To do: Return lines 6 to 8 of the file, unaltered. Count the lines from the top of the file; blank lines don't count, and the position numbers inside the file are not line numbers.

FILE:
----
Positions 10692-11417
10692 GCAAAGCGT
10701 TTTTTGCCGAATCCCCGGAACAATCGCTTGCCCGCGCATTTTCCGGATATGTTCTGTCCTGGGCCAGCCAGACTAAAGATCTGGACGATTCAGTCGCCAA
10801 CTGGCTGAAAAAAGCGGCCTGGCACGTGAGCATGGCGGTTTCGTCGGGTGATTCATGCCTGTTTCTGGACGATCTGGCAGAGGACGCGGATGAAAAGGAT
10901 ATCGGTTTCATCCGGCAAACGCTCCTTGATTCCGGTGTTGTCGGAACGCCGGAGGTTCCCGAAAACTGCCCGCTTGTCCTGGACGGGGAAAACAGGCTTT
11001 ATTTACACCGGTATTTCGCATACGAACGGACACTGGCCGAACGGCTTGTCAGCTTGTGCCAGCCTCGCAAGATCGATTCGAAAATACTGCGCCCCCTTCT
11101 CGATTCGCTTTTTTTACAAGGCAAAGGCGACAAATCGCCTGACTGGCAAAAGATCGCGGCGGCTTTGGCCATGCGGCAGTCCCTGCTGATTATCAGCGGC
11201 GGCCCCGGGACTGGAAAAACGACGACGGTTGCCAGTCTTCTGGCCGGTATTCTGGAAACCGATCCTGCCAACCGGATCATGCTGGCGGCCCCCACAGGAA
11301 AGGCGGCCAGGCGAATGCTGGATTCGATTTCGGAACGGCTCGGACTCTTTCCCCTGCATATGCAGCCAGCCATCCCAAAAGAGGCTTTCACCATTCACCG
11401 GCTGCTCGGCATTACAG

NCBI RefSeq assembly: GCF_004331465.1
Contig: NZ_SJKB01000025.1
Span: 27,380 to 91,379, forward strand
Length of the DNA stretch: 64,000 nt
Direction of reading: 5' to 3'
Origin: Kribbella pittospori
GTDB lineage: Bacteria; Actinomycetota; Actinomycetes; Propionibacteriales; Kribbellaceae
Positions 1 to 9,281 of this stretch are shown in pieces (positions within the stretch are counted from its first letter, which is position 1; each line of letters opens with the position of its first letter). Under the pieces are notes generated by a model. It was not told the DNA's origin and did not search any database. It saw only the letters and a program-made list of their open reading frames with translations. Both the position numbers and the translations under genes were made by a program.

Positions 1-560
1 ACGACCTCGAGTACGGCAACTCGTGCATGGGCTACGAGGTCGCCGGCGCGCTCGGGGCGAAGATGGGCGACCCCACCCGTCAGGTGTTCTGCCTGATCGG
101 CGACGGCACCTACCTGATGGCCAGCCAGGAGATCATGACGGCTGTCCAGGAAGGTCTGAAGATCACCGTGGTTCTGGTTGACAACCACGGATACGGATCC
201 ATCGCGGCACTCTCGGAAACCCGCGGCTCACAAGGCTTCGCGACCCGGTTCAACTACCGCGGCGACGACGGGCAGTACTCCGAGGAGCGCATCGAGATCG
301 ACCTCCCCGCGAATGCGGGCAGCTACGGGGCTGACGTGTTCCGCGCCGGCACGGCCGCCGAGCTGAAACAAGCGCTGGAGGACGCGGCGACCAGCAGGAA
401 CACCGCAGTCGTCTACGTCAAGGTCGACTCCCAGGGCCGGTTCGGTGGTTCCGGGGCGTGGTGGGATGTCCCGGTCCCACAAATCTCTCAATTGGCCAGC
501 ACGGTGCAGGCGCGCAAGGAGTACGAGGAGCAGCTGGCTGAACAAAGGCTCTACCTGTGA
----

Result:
11001 ATTTACACCGGTATTTCGCATACGAACGGACACTGGCCGAACGGCTTGTCAGCTTGTGCCAGCCTCGCAAGATCGATTCGAAAATACTGCGCCCCCTTCT
11101 CGATTCGCTTTTTTTACAAGGCAAAGGCGACAAATCGCCTGACTGGCAAAAGATCGCGGCGGCTTTGGCCATGCGGCAGTCCCTGCTGATTATCAGCGGC
11201 GGCCCCGGGACTGGAAAAACGACGACGGTTGCCAGTCTTCTGGCCGGTATTCTGGAAACCGATCCTGCCAACCGGATCATGCTGGCGGCCCCCACAGGAA